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Paul T. Williams; Prospective Epidemiological Cohort Study of Reduced Risk for Incident Cataract with Vigorous Physical Activity and Cardiorespiratory Fitness during a 7-Year Follow-up. Invest. Ophthalmol. Vis. Sci. 2009;50(1):95-100. doi: 10.1167/iovs.08-1797.
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purpose. To test whether greater vigorous physical activity (kilometers per week run) and greater cardiorespiratory fitness (10-km race performance in meters per second) reduce the incidence of clinically diagnosed cataract.
methods. Prospective cohort study of self-reported clinical diagnosis of cataract in nondiabetic, nonvegetarian, and nonsmoking male (n = 29,025) and female runners (n = 11,967).
results. Incident cataracts were reported by 733 (2.53%) men and 179 (1.50%) women during (mean ± SE) 7.74 ± 0.01 and 7.42 ± 0.02 years of follow-up, respectively. The risk for incident cataract increased with BMI, such that the risk in men > 27.5 kg/m2 was 88% larger than in men < 20 kg/m2. Men’s cataract risk declined significantly in relation to running distance (P = 0.01), even when adjusted for BMI. Men who ran ≥64 km/wk had 35% lower risk for cataract than those reporting <16 km/wk (28% lower risk when adjusted for BMI). In addition, men with greater cardiorespiratory fitness were at significantly less risk for development of cataract than were the least fit men. This result was not accounted for by adjustment for running distance or BMI. Compared with the least fit men, those who ran faster than 4.75 m/s had 50% lower risk for incident cataract (43% lower when adjusted for km/wk and BMI).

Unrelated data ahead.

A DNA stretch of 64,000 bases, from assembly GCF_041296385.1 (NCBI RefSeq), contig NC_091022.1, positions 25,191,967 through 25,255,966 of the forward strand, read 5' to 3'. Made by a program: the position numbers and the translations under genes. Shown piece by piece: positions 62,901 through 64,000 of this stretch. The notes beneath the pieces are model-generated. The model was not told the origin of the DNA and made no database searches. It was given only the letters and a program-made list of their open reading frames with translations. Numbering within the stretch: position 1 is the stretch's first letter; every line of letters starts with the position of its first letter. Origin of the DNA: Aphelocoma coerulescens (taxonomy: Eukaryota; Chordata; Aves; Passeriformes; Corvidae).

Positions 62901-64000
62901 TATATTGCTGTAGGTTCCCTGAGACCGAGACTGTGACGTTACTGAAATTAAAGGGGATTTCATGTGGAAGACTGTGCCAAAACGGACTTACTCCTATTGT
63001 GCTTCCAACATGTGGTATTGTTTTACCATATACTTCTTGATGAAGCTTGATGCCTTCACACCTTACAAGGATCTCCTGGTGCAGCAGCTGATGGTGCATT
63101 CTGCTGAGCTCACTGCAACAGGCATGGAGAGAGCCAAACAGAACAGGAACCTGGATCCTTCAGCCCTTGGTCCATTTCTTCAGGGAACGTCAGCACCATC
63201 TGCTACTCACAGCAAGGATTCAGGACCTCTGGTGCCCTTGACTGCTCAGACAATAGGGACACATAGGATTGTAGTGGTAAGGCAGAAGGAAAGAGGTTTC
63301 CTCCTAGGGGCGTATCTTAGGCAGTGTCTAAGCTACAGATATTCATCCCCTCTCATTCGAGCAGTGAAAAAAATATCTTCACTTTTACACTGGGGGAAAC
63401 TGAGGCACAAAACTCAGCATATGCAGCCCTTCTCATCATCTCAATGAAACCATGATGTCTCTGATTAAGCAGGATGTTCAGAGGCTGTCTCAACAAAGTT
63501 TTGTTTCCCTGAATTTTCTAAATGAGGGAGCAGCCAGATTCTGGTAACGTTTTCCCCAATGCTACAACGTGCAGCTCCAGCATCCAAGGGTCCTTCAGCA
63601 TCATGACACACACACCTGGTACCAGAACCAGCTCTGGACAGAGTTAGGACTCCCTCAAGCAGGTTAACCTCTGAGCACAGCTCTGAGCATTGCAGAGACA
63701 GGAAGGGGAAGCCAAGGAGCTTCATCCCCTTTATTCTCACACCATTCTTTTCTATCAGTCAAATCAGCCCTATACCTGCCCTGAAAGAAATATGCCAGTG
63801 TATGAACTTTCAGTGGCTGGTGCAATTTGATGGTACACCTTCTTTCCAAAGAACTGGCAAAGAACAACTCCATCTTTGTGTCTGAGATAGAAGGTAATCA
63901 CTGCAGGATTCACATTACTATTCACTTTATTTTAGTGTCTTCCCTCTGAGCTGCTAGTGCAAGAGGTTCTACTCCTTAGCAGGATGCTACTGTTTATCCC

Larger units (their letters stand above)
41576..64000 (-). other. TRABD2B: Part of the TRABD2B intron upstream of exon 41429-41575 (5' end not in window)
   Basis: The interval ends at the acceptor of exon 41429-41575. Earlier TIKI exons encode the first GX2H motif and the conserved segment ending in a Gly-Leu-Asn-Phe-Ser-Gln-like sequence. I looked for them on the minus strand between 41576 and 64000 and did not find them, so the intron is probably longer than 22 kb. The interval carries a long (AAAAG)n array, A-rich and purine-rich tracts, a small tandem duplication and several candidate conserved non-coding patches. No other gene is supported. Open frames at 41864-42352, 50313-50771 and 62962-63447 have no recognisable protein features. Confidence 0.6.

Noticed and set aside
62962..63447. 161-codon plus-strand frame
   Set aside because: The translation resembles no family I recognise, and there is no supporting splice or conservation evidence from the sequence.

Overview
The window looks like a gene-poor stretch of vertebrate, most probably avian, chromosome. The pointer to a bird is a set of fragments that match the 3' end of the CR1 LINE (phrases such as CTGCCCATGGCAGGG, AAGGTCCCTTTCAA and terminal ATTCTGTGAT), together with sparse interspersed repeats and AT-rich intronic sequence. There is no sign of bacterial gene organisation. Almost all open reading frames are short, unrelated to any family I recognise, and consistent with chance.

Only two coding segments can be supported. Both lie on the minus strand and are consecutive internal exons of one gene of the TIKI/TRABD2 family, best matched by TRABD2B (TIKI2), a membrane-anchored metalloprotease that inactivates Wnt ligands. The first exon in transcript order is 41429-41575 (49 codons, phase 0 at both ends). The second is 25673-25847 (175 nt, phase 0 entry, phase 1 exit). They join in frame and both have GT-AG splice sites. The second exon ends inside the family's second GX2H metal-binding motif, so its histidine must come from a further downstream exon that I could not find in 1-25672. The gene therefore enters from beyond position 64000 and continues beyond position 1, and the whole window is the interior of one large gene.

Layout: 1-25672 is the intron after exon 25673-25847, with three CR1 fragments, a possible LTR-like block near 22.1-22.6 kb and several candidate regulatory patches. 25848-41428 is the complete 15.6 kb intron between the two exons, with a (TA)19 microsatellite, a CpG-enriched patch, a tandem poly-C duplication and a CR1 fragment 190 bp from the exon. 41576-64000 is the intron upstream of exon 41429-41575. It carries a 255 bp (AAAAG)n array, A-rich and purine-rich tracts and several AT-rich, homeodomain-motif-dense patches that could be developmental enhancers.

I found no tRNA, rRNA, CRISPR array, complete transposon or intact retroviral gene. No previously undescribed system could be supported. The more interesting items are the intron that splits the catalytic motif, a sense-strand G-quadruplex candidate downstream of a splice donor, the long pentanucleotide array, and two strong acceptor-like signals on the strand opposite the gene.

conclusions. These data suggest that the men’s cataract risk decreased in association with lower BMI, greater physical activity, and greater cardiorespiratory fitness, the latter being statistically independent of both BMI and physical activity. The study limitations include the absence of confirmation of the clinical diagnosis and the lack of specificity of the type of cataract.
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